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And now for some doggerel

Alice in specs

I wanted to write a haiku,

About life and love and you;

But haiku are intense,

And don’t always make sense;

So I wrote this instead, will it do?

Haiku are all very well, but what about the humble limerick? In the hands of an expert, haiku can be hauntingly lovely, but they tend to be so gloomy. And earnest. Which I suppose is a bit rich from somebody who last week posted a very gloomy and earnest poem. So, to celebrate the last day of NaPoWriMo, let’s have a bit of fun.

Limericks are such an easy form a child can write them, and because of this are often dismissed as doggerel, but they can also be very clever. What about:

There was a young lady named Bright

who travelled much faster than light.

She set out one day

in a relative way,

and came back the previous night.

(Anonymous)

And then there’s:

There was a young lady of Niger

who smiled as she rode on a tiger;

They returned from the ride

with the lady inside,

and the smile on the face of the tiger.

(attributed to Edward Lear and William Cosmo Monkhouse).

Then of course, there are the smutty ones (close your eyes now):

There was a young man from Savannah

Who died in a curious manner:

He whittled a hole

In a telephone pole

And electrified his banana.

(Anonymous)

Or,

As Titian was mixing rose madder,

His model posed nude up a ladder,

Her position

To Titian,

Suggested coition

So he nipped up the ladder and had her.

Edward Lear is the man who is most associated with the limerick, according to The Best Limericks of All Time A Brief History of the Limerick  compiled and edited by Michael R. Burch. But he didn’t invent the form, he just found it in some old books. In fact even Shakespeare wrote limericks (as drinking songs in The Tempest, and Othello).

American author Ogden Nash was pretty nifty with a limerick:

A flea and a fly in a flue

Were imprisoned, so what could they do?

Said the fly, “let us flee!”

“Let us fly!” said the flea.

So they flew through a flaw in the flue.

Any suggestions?

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About elainecanham

I started blogging because I'm a writer, and I thought I ought to. Now I realise that I blog because I like to; even when I can't think of much to say.

Discussion

10 thoughts on “And now for some doggerel

  1. Rats!
    I made a comment yesterday and wondered why you hadn’t pounced on it. Now I find it didn’t even get posted for some reason. It went through all the security checks; I thought the grammar police and the speling inspectors had had their say; I’d entered my %tjo$p in the required spot and I even cast a small spell involving an eye of newt, but evidently it wasn’t enough. (Check out the semi-colons lady!)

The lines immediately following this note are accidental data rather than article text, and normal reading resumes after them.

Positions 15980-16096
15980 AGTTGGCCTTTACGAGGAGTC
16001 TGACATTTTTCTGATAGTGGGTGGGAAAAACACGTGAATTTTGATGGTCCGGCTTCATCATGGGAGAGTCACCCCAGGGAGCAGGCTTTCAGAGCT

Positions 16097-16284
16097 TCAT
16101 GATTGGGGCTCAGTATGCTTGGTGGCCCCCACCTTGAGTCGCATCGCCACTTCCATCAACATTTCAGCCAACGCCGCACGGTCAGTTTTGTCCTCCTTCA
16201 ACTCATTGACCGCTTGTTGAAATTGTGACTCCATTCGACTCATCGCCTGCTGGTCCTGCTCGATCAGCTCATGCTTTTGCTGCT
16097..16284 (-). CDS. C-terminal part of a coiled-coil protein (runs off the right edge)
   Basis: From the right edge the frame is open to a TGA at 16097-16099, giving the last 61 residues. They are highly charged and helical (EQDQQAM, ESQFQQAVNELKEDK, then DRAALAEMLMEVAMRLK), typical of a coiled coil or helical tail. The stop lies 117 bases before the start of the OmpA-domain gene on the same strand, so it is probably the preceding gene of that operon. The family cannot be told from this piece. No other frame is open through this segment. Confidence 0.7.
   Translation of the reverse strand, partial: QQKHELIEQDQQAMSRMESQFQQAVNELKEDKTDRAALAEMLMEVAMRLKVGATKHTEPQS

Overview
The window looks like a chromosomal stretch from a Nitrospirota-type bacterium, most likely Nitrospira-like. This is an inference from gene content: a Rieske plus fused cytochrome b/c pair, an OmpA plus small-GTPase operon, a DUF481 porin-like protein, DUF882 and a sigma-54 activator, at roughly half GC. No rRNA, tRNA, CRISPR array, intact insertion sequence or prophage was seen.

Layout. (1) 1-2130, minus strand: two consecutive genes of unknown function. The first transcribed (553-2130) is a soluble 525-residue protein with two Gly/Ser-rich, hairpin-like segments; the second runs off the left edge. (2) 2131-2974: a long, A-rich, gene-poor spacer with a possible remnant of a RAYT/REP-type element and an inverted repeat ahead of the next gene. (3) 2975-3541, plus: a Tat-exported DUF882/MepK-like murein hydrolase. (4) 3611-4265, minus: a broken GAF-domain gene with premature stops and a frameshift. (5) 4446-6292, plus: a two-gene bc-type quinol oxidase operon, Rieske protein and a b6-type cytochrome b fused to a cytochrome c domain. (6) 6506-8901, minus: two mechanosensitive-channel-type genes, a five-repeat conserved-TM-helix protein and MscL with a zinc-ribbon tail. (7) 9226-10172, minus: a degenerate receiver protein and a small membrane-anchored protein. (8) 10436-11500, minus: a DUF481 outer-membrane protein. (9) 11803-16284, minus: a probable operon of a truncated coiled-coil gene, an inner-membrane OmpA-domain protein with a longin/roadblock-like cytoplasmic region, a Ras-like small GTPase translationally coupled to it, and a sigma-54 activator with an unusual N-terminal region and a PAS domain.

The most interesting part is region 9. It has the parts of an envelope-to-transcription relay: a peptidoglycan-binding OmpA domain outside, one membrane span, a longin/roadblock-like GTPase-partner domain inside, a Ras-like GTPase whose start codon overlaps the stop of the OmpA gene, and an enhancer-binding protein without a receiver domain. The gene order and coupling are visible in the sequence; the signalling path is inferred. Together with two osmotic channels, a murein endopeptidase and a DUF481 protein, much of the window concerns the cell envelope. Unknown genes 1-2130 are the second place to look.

I’m sorry I can’t remember the full genius of my offering, but I do remember that I chid you for having a last line that didn’t scan proper, suggesting instead:

    There was a young man from Savannah,
    Who died in a curious mannah
    He came like a rocket
    In a ‘lectrical socket
    and fried off the skin of his ‘nannah.

    I also said, I remember, that I was not convinced you can whittle a hole. You whittle small talismans in wax for disabling your neighbours, but holes you have to drill. I offered a small limerick to illustrate this point, rhyming killem and drillem, but sadly I can’t remember it. As a consolation I offer you my fave, by the celebrated Mr Anon:

    There was a young lady from Crewe
    Who said as the Bishop withdrew,
    The vicar was quicker
    And slicker and thicker
    And longer and stronger than you.

    Sorry. What can I say? It’s dialogue and the character has a lamentably dirty mind. . .

    Posted by penjedi | May 1, 2014, 9:44 pm
    • I knew this was going to be smut magnet….Still very funny. I didn’t write the one about the man from Savannah. That too was Mr Anon and can be found on the website I mention.

      Posted by elainecanham | May 2, 2014, 7:55 am
  2. Hadn’t heard the Savannah one – like that!
    The one I can always remember is rather rude but funny-

    There was a young man of Westphalia
    Who painted his bum as a dahlia.
    It went very well, at tuppence a smell,
    But sixpence a lick was a failure…..

    Sorry.

    Posted by Jools | April 30, 2014, 4:08 pm
  3. Hi Elaine, I have finally found a way of commenting on WordPress. By email! Ha! So here I am. One of my favourite limericks was told me by a friend.

    There was a young lady from Twickenham whose shoes were too tight to walk quick in ’em. She returned from her walk looking whiter than chalk, then she took of her shoes and was sick in ’em!

    It always makes me laugh.

    I like the tiger one too. I can see the smile on the face of that tiger.

    Loretta Livingstone http://www.treasurechestbooks.co.uk

    >

    Posted by Loretta Livingstone | April 30, 2014, 12:08 pm
    • Love that limerick. I could also have posted the one my mother told me, which was: There was an old lady from Chislehurst, who before she could pee had to whistle first, then one day in June, she’d forgotten the tune, and what do you know? Her bladder burst!

      Posted by elainecanham | April 30, 2014, 12:11 pm
  4. Love it

    Posted by lbwoodgate | April 30, 2014, 11:49 am
  5. A great start to Wednesday with a bit of light entertainment.
    There was a young author, Elaine
    whose doggerel caused us to strain,
    her dog wore the glasses,
    made us laugh off our asses,
    and wonder which one had the brain.

    xxx Massive Hugs with apologies xxx

    Posted by davidprosser | April 30, 2014, 10:09 am

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